• Give a killer line to Salman that all the auto-rickshaw wallahs and cabbies can use and paint on their vehicles. Bodyguard does not disappoint on this front and has given us this gem: “Mujh par ek ehsaan karna, ki mujh par koi ehsaan na karna” (please do me a favour by not doing any favour for me).
  • The heroine – now this is where you can bring variety and there is no fixed description in the template except the low IQ clause for the character. You can either hire an A-lister like Kareena or a newbie like Sonakshi or even a not so successful actress like Ayesha Takia. This completely depends on the filmmaker’s budget. However, I must admit that Kareena looks good in Bodyguard.

The other things that are not very important are good editing and being politically correct in your writing as you can pass off anything under the garb of humour.

This is a perfect template of making an action-comedy blockbuster but ONLY with Salman Khan in the lead. 80% of the film’s success depends on his sheer presence there. His loyal fans ensure that the weekend collections do not disappoint. Do not try this recipe with Viveik Oberoi or any other actor.

Do watch Bodyguard if you are a Salman fan or are simply tired of logic in your life.

My rating: * * ½ Two and a half on five

– Shrey Khetarpal

 

Ready

It’s so bad that it’s funny…

Ready; Pic: T-Series; Source: Wikipedia

What do you do when you realise after the first few scenes only that the much anticipated film (for which you booked your tickets in advance) is really bad?

  • Option 1: Sulk and feel bad for the wasted money and time (in which you could have done some useful research on Facebook or bathed your Pomeranian)
  • Option 2: Just give in and try to laugh at the audacity of the filmmaker who thinks the audience is stupid (well, in reality the audience is stupid when Salman Khan is involved these days)

I watched ‘Ready’ with a dear friend and we decided to choose option 2 as that had helped us survive the disaster called, ‘Yamla Pagla Deewana’. R (my friend) thoroughly enjoyed the film as she seems to be in love with Salman and the two popular songs; ‘Character Dheela…’ and ‘Dhinka Chika…’ were enough to keep her in a cheerful mood. These were actually the best things about this Anees Bazmee directed flick (if you can call it direction).

‘Ready’ is a remake of a Telugu film of the same name, which was also remade in Tamil and Kannada. What amazes me is the weak script (Gopimohan) that did not deter four directors from making films on it. But as long as they rake in the moolah, film-makers will continue to unleash such travesties on us. And we, the audience are to be blamed for supporting films like this… yeah, yeah I know it has Salman Khan and that’s why even I went to watch it. If you still plan to watch the film (Sallu fan, right?) then here are some tips to survive it and things you can make fun of:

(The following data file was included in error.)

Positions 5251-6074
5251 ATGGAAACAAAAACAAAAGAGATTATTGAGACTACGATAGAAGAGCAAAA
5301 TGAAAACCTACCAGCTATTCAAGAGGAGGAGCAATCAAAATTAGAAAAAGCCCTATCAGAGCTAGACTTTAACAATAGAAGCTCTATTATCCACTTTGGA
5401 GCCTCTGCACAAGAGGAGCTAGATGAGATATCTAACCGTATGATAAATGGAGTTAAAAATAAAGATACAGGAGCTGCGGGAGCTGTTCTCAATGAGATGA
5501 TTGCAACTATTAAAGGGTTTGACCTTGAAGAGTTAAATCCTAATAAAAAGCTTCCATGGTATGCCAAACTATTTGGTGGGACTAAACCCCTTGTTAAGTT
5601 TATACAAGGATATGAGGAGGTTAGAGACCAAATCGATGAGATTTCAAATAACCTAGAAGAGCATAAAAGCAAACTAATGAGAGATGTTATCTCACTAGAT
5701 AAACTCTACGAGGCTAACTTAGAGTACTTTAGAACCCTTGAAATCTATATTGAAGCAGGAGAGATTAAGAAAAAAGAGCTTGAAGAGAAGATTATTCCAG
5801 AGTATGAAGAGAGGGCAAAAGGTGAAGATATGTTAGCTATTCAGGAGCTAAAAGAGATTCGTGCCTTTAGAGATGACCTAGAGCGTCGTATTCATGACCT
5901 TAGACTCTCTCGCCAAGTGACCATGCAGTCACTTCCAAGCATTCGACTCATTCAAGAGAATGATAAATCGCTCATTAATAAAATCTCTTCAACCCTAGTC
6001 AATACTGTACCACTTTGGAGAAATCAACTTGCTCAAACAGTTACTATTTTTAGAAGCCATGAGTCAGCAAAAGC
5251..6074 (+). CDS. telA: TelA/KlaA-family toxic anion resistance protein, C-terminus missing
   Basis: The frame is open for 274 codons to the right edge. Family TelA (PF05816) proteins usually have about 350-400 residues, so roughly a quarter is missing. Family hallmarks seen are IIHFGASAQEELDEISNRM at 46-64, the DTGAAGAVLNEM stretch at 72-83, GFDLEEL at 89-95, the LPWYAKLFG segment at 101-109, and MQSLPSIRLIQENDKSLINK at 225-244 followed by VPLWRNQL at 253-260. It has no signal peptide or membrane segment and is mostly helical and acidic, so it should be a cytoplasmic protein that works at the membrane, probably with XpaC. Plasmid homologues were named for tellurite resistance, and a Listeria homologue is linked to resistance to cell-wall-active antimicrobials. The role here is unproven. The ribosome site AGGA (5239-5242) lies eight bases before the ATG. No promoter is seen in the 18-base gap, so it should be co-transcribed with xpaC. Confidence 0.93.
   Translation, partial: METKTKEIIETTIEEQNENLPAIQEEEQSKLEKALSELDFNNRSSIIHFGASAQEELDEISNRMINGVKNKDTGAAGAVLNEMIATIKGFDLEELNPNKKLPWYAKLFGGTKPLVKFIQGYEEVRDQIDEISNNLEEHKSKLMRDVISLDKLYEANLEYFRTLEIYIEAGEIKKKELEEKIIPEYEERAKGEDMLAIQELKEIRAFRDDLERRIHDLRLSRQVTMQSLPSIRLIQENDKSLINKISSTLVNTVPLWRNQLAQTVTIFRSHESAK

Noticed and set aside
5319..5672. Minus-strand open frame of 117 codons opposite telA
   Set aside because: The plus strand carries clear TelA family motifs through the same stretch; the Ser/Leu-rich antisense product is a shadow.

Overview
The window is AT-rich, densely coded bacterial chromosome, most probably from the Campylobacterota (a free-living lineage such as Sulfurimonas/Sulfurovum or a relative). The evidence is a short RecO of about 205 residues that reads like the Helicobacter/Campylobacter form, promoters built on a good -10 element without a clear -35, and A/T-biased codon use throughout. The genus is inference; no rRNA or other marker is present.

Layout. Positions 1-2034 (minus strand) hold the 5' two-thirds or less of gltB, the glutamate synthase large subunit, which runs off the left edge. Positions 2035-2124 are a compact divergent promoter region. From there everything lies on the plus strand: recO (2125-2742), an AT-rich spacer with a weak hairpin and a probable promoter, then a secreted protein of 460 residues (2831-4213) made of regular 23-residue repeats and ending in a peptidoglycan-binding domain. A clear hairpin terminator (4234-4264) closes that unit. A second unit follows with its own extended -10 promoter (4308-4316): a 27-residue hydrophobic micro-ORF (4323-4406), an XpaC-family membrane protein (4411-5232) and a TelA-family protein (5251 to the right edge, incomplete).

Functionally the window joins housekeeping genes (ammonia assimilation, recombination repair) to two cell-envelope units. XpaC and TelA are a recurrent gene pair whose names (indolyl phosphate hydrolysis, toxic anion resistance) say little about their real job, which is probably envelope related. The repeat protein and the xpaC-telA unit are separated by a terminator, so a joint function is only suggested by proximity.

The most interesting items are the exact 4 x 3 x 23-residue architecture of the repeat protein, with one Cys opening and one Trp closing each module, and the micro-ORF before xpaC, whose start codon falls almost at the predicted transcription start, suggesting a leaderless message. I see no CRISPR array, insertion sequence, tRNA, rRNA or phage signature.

• Go with friends who are not cine-snobs… avoid those who look down on Bollywood, those who seek intellectual entertainment and those who do not like Salman. Gather a gang of friends who are willing to leave their brains out and will not blame you for wasting your time.
  • Go with sub-zero expectations… ‘Ready’ is not ‘Wanted’ or ‘Dabangg’… does not even come closer; it is however a notch above ‘Tees Maar Khan’.
  • Respect the makers’ callous attitude… lip sync and the lines do not match in many sequences; the film’s location is not clear as Sri Lanka, Thailand and India are all same-to-same.
  • Admire the way Asin T (I am not going to bother with searching and copy-pasting her second name) aspires to become Sridevi of this decade. Sadly, she doesn’t have the comic timing or the charm of the 80s’ ruling diva.
  • Appreciate the value of friendship in Bollywood… a host of Bolly stars make guest appearance in the film, including Sanjay Dutt, Ajay Devgn, Arbaaz Khan, Zarine Khan, Kangana Ranaut and Chunky Pandey (ok, ok, not all are stars).
  • Have a discussion on Zarine Khan’s weight and thunder thighs after the ‘Character Dheela…’ song.
  • Practice your South Indian dance moves on the ‘Dhinka Chika…’ number while seated.
  • Appreciate the innovative use of colours – one gang of goons wear all whites in the film and the other gang wears all blacks. Their cars match the colour themes and move in V-shaped formations (attention to detail).
  • Understand the deep romantic meaning of the film’s dialogues such as, “Main Kutta Hoon… Tum Kutiya Ho… Tum Aayi Toh, Sach Kehta Hoon… Ke Aaya Mausam, Bhonkne Ka…” (I am a dog, you’re a bitch… since you’ve come; I can say honestly that it seems like the weather to bark). Yes, that’s what Salman says to Asin, homage to his original Prem character from ‘Maine Pyar Kiya’. Please do not try this with your girlfriend, she may not appreciate being called a bitch like the way Asin does and you’re no Salman.

To sum up the post, I can only say that ‘Ready’ is so bad that you can end up enjoying it… watch it at your own risk.

My rating: * * Two stars on five (1 for Salman, half each for the two fun songs)

– Shrey Khetarpal